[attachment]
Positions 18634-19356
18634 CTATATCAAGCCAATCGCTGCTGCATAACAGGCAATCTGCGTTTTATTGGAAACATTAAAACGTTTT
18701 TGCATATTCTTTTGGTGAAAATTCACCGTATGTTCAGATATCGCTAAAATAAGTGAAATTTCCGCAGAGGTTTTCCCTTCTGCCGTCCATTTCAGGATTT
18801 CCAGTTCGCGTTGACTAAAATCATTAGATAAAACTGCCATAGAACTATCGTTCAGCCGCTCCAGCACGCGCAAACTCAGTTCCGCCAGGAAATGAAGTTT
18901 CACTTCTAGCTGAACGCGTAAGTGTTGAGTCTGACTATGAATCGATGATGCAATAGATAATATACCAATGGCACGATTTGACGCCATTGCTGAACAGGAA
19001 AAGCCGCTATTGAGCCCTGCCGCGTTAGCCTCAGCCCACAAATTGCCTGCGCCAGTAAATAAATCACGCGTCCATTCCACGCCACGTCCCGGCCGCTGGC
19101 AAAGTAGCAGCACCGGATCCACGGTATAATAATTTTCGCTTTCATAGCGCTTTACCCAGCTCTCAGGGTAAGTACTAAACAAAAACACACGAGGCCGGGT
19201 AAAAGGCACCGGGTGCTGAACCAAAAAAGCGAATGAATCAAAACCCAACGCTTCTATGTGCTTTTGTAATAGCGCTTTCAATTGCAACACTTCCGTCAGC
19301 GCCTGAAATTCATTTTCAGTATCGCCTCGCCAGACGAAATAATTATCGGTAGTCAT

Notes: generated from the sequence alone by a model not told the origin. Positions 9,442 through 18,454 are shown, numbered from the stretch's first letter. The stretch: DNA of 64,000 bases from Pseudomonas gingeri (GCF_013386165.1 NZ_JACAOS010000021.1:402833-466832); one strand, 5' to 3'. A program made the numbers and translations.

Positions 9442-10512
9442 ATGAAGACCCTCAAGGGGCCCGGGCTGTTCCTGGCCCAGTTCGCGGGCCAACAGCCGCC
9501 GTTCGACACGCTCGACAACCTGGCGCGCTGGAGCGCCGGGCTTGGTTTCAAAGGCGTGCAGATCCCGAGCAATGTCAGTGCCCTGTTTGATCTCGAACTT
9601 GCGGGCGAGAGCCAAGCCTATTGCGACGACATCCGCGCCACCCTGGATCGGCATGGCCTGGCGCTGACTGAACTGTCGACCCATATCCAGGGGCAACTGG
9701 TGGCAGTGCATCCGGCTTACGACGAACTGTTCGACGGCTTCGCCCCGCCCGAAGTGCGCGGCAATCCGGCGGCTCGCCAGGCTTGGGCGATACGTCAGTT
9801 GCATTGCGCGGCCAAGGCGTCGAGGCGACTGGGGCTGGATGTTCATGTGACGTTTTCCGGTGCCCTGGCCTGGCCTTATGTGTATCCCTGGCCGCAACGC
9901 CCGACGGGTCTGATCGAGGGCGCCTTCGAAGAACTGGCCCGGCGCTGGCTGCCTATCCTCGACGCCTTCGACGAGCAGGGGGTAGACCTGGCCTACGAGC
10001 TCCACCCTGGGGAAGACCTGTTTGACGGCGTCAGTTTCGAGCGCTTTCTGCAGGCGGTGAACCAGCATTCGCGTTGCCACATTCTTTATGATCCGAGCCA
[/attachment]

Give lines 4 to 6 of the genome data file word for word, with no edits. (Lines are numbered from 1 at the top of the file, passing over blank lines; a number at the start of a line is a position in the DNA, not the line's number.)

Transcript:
18801 CCAGTTCGCGTTGACTAAAATCATTAGATAAAACTGCCATAGAACTATCGTTCAGCCGCTCCAGCACGCGCAAACTCAGTTCCGCCAGGAAATGAAGTTT
18901 CACTTCTAGCTGAACGCGTAAGTGTTGAGTCTGACTATGAATCGATGATGCAATAGATAATATACCAATGGCACGATTTGACGCCATTGCTGAACAGGAA
19001 AAGCCGCTATTGAGCCCTGCCGCGTTAGCCTCAGCCCACAAATTGCCTGCGCCAGTAAATAAATCACGCGTCCATTCCACGCCACGTCCCGGCCGCTGGC